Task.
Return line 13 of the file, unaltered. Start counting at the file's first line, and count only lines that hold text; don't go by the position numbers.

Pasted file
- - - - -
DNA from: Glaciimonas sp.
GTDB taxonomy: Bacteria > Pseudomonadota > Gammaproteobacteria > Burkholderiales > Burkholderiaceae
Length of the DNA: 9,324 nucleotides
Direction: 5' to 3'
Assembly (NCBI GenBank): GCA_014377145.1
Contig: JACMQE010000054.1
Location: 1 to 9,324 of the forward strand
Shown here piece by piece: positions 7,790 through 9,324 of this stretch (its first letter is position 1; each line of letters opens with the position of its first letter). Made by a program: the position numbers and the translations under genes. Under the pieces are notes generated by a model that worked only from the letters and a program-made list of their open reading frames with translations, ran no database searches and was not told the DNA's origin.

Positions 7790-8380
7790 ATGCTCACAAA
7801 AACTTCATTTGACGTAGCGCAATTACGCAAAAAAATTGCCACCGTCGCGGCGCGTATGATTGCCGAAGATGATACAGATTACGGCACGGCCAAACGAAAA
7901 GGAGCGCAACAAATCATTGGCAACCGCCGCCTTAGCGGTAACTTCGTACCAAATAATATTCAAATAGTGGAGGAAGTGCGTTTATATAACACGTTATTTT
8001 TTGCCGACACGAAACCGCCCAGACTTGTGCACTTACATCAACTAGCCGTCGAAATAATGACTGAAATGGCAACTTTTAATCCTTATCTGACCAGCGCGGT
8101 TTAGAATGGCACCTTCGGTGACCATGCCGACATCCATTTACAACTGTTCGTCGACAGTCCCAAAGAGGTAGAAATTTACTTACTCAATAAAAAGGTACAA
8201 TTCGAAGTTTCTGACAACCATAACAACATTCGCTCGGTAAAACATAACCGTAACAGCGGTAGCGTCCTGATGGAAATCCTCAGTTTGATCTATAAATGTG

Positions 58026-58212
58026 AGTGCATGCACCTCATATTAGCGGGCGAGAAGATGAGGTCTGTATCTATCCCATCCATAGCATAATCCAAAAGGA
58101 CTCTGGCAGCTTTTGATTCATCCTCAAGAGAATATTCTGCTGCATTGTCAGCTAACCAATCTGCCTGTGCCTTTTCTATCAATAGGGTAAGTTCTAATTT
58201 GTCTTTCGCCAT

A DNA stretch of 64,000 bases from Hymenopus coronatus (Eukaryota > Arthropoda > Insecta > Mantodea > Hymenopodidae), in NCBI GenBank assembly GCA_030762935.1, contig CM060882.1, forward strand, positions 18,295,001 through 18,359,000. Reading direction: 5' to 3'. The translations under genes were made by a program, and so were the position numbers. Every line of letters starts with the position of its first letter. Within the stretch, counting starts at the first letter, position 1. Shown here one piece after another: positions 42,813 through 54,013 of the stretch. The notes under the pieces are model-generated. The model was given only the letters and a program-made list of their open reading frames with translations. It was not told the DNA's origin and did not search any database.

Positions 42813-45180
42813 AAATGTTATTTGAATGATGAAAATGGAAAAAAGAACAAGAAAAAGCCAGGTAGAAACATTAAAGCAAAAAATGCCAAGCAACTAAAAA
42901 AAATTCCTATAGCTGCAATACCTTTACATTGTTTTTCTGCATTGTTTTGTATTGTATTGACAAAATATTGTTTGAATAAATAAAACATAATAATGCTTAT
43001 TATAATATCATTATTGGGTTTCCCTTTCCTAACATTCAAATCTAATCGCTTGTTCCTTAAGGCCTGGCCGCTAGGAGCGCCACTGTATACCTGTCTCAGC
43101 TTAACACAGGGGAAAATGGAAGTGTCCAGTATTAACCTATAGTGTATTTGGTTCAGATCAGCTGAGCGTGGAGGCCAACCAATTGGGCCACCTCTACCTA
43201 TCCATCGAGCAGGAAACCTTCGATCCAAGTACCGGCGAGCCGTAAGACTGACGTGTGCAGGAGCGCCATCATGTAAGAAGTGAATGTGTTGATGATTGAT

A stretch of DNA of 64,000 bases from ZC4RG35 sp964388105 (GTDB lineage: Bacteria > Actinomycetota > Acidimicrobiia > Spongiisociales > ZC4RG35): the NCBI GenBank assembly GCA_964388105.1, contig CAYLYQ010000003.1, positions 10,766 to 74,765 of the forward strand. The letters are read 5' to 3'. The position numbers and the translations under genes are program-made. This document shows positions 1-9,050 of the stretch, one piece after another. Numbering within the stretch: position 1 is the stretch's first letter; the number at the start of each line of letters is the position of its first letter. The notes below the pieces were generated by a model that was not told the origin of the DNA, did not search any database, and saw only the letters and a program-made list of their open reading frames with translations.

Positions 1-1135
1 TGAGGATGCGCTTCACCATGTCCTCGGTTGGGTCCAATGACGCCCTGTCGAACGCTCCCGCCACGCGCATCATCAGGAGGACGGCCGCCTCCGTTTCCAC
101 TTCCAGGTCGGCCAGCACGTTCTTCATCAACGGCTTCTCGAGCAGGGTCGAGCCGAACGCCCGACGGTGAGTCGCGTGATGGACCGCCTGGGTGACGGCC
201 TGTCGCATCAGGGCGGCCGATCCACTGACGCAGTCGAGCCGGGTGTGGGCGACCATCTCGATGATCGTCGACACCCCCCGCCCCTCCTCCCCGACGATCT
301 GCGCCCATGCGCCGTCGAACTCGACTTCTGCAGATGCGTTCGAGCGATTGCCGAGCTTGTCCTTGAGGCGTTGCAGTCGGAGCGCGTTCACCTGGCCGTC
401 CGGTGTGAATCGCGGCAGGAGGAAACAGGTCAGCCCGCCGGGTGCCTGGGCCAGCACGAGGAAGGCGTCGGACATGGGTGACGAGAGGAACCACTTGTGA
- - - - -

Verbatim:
8001 TTGCCGACACGAAACCGCCCAGACTTGTGCACTTACATCAACTAGCCGTCGAAATAATGACTGAAATGGCAACTTTTAATCCTTATCTGACCAGCGCGGT